Initially, the OTT platforms were streaming released feature films, documentaries, short films and the like, but over time they have launched themselves into their own video productions of movies, shorts and most importantly, the Web Series, and then streaming those to their subscribers who can enjoy in their smartphones, laptops and desktops. Here lay the catch: there have been established regulatory bodies for print and electronic media; for advertising spots; and for the visual media comprising of feature films, documentaries and any other theatre-releases; however, for the OTT platforms, called Digital Media that includes social media and all other online expressions, there were no regulatory bodies, and this gave them a distinct advantage over others.
After watching the streamed videos, particularly the Webseries with up to 9-10 episodes, one feels, again reasonably enough, that what the filmmakers cannot afford to do in the to-be-certified film productions, they can do it in the most self-indulgent ways in the OTT productions. This means: they can allow their actors to mouth all of the slangs/abuses in wanton abundance, they can show explicit sex scenes in graphic indulgence and can also have violence beyond measure, in full gory details. This huge advantage was bound to raise concerns and alert the vigilante hardliners, sooner or later.
While the other forms of media, despite being regulated, have been facing attacks from the hardline groups and the fringe elements, the Webseries productions, despite showcasing much bolder content, continued to enjoy some kind of immunity except for the occasional PIL. This scenario is perhaps explained by the fact that the OTT platforms mostly cater to the urban users having the required facilities, and the viewing being primarily personal with headphones plugged in. Thanks to the Digital India connectivity campaign, the emergence of the Jio mobile-phone and internet services, and the consequent crash in mobile and internet charges all over, the subscriber-gates also opened up to the huge sector of rural India.
Naturally then, the Government of India started thinking about bringing the enormously growing digital media as a whole under its regulation. The mandarins of the OTT management sensed it too, and they worked out a self-regulation formula, coming together, sometime in early 2020. But the Government rejected this proposal, and eventually in November 2020 the Government of India, through a Gazette notification signed by the President of India, brought all of digital media under its control, that is, under the ambit of the Ministry of Information and Broadcasting. After volleys of protests and concerns, the picture is still not clear as to how this regulation would work out in practical terms.
And finally, all hell broke loose as the Hindutva groups protested vehemently against Amazon Prime Video’s new Webseries, Tandav (Catastrophe), objecting against some scenes in the Series supposedly making a mockery of Hindu Gods. The Government of Uttar Pradesh went to the extent of lodging FIRs against the producers of Tandav, and threatening even arrests. The national ruling party, as usual, came out in full support of the chorus for action with some of its leaders pledging to bring those producers to book, at any cost. The producers were also summoned by the Ministry of Information and Broadcasting for explanations. The stirrings transformed into a full Tandava as objections were also raised against Amazon’s most popular Webseries ‘Mirzapur’-seasons 1 and 2, after months of the streaming.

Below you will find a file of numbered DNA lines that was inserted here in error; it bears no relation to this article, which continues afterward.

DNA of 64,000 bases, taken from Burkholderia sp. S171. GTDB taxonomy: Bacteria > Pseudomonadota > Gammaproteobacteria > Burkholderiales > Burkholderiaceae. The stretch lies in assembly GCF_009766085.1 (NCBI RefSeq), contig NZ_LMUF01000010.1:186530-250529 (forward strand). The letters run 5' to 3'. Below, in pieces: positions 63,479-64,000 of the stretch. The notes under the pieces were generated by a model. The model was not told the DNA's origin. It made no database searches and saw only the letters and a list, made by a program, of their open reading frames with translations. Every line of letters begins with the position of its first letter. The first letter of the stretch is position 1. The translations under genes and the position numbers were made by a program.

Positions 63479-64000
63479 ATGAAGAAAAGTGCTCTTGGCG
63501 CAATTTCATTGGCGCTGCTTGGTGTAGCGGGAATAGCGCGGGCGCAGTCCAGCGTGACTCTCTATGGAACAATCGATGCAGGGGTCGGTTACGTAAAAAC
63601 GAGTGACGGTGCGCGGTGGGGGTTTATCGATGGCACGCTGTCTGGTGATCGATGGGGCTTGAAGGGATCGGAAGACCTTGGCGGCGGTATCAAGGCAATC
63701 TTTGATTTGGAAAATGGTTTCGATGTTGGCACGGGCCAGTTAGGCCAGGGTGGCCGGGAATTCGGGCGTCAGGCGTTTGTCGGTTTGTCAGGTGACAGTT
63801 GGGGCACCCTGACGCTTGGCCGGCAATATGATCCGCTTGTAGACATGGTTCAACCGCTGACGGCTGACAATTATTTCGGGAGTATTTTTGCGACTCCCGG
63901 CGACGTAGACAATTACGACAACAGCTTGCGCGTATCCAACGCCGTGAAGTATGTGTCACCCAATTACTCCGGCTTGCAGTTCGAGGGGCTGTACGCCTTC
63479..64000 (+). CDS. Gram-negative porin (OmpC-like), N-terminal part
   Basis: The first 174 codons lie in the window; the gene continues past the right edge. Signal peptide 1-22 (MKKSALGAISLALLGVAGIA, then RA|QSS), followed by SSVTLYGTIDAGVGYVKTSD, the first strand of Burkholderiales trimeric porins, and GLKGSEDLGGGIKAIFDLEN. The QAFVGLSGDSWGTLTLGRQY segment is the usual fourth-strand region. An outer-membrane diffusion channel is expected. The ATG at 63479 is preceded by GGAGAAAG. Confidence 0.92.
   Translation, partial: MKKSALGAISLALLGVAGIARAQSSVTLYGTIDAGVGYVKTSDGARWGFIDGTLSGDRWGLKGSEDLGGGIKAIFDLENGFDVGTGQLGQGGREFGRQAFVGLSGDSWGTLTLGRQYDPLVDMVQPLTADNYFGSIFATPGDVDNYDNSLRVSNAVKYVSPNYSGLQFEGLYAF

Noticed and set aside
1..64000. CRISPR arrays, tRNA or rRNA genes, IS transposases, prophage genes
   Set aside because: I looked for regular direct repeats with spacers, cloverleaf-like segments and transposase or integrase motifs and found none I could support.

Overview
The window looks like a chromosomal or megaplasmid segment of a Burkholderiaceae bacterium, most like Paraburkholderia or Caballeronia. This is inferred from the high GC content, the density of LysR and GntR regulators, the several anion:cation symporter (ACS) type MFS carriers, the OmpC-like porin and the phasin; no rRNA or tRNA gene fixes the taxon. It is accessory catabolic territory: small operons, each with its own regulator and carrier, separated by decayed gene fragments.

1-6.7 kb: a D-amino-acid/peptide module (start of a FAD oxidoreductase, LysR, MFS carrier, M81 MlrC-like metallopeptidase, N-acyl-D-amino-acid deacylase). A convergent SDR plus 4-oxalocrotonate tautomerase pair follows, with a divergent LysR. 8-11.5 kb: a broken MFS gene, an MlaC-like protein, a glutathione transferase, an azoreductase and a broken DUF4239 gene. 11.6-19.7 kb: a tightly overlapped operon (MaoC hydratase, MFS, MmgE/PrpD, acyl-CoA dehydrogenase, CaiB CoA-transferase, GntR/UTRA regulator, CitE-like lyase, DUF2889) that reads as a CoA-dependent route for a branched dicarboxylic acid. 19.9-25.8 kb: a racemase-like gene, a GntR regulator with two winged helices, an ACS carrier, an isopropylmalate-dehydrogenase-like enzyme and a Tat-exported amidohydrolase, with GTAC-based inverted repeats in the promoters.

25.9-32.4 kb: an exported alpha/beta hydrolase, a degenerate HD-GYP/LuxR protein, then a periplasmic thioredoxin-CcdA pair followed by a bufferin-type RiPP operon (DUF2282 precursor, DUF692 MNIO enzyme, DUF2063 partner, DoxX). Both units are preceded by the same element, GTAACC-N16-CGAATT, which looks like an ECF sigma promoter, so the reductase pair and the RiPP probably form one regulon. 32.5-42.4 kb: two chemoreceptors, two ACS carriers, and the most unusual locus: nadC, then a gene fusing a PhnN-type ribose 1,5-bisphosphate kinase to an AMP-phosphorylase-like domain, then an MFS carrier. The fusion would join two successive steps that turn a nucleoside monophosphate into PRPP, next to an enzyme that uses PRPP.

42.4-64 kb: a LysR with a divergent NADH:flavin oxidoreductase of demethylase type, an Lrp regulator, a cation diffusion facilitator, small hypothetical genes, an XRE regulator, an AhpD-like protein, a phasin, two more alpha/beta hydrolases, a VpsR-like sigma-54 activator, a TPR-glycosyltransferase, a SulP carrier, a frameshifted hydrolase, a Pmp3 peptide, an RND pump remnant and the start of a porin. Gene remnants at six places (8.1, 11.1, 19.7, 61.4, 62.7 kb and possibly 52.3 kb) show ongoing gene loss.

Whatever be the premises of the objections, it must be pointed out here the concerned Webseries Tandav is a very poorly-made and ridiculous one, and it doesn’t even deserve controversy and free publicity.
We can give two laughable examples here: first, the Prime Minster of India as portrayed in the Series, is dining alone in the huge hall without even a single uniformed attendant around, and obviously there were no security guards or reception lounges outside as her political rival barges in, sits beside her, snatches her plate and starts eating it himself while delivering the dialogues; second, one lady carrying a bag of INR 10 million in her car, enters the most protected VVIP area of the supposed national capital, gets down from the car with the bag, walks to a street-dustbin and pushes the bag in, then she walks into another campus, confronts one more dustbin, turns it down spilling over the items, selects her designated item and leaves in her car, and while she has been doing all these actions not a soul was visible around the big area, forget about security personnel or other cars. To such numerous other scenes, objections can be raised too, by even neutral connoisseurs of art and cinema. But why at all? The best thing is to let a bad work of art sink without a bubble.
However, that is not the sense that is prevailing now. Amazon Prime and all the crew members of Tandavapologized unconditionally, and even the disputed scenes have already been deleted. But no! the self-styled protectors of religion and culture would see them arrested and punished lest others dare to! In a society that is already polarized and deeply divided, this does not augur well for the future of the art and creativity of the country. Unfortunately, this Tandava, not at all related to the revered Lord Shiva, is only set to intensify further. It is high time the Government of India comes out with specific details of the intended regulatory measures.